A Frequency Dictionary of Japanese (Routledge Frequency Dictionaries) (英語) CD-ROM – 2013/1/18
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A Frequency Dictionary of Japanese is an invaluable tool for all learners of Japanese, providing a list of the 5,000 most commonly used words in the language.
Based on a100 million word corpus, composed of spoken, fiction, non-fiction and news texts in current use, the dictionary provides the user with a detailed frequency-based list, as well as alphabetical and part-of-speech indices.
All entries in the frequency list feature the English equivalent and a sample sentence with English translation. The dictionary also contains 25 thematically organised lists of frequently used words on a variety of topics such as food, weather, occupations and leisure. Numerous bar charts are also included to highlight the phonetic and spelling variants across register.
A Frequency Dictionary of Japanese enables students of all levels to maximise their study of Japanese vocabulary in an efficient and engaging way. It is also an excellent resource for teachers of the language.
Yukio Tono is Professor at the Graduate School of Global Studies, Tokyo University of Foreign Studies.
Kikuo Maekawa is Professor at the Department of Corpus Studies, the National Institute for Japanese Language and Linguistics.
Makoto Yamazaki is Associate Professor at the Department of Corpus Studies, the National Institute for Japanese Language and Linguistics.
First, I wouldn't recommend this for beginners. I see this book as something for lower-intermediate and higher learners of Japanese, to help fill in vocabulary gaps efficiently. This book would be great for instructors and textbook authors as well, so they can gear their material to more useful words first.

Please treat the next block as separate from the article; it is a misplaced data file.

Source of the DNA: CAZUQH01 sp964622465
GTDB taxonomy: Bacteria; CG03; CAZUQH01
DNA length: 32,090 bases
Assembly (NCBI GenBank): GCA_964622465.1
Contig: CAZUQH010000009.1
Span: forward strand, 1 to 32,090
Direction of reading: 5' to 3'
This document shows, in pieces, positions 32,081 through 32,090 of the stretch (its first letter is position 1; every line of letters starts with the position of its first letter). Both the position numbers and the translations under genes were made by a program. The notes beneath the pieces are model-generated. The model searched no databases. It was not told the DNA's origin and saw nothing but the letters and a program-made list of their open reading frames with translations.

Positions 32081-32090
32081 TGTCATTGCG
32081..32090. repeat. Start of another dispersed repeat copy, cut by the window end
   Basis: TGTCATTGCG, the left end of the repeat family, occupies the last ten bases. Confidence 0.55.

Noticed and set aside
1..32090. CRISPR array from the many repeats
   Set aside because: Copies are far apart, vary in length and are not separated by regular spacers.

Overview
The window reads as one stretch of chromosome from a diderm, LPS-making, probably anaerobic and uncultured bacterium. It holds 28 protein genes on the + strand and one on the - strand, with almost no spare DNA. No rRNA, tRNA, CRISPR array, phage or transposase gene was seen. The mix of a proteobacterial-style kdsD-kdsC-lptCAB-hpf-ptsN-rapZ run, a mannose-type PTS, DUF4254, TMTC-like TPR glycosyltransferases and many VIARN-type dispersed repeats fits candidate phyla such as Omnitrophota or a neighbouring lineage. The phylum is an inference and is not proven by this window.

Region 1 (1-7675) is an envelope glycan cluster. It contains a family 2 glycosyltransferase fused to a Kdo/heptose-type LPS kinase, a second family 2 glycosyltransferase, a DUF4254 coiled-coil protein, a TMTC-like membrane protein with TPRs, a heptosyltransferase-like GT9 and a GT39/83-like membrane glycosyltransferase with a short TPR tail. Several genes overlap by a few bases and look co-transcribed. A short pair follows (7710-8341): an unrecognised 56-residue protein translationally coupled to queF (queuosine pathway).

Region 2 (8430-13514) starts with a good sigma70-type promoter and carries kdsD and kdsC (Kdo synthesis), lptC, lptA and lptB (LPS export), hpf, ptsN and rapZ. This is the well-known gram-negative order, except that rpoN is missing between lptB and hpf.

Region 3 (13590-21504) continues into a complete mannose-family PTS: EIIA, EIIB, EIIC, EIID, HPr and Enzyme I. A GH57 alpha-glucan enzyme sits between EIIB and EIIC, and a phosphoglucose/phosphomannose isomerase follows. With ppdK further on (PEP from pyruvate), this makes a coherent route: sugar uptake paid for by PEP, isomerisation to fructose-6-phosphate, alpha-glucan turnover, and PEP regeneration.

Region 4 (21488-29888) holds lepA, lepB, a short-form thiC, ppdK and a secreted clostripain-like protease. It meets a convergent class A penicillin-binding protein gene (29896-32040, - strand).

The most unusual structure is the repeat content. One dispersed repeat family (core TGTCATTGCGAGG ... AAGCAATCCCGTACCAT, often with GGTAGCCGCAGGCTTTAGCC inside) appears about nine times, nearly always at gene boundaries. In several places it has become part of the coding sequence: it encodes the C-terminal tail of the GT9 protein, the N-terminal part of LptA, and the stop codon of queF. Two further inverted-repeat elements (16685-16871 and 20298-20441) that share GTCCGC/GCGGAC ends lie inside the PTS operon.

Beginners need to learn more grammar before using this book, because many of the early entries are grammar-related "words"-- verb endings, postpositions (Japanese uses postpositions over our prepositions), etc.
Second, I wouldn't use this as my main dictionary. The definitions and example sentences are useful, but not exhaustive, and some words aren't easily defined or explained in just one sentence. (Try it with "of" or "in.")
You won't find anything else like it.
Thoroughly-researched, good explanation of research methodology used.
Entries listed by frequency of use
Sidebars explain other things like predominant pronunciations for words with multiple pronunciations.
Sidebars show frequency lists of specific useful topics. (Animals, transportation, etc.)
Statistical data with each entry.
Japanese-order index. (Not English alphabetical.)
Frequency lists by part of speech in the back.
Index of Word Types by origin (wago/kango/garaigo/kanseigo/proper names)
Cons (some are nitpicks, some aren't):
Entry headwords are kanji and romaaji only. No kana.
No furigana in sentences. (Makes it tough for beginners to pick up kanji readings.)
Sidebars are not indexed: you have to discover then as you go.
Japanese-order index doesn't have kana to help you sort out kanji entries, nor does it have romaaji. If you don't know the kanji reading, you may have trouble finding it.
Part of speech frequency lists lack kana/romaaji.
Index of Word Types by origin limited to first 1000 entries.
With those caveats, I wholeheartedly endorse this book. With a little careful editing, I think it could be a real gem. As it is, it's already very, very good, if you know how to use it.
Aside from a few slightly puzzling things like that I have to admit that this is a great book that does exactly what it set out to do, and I've been finding it to be a great learning tool.
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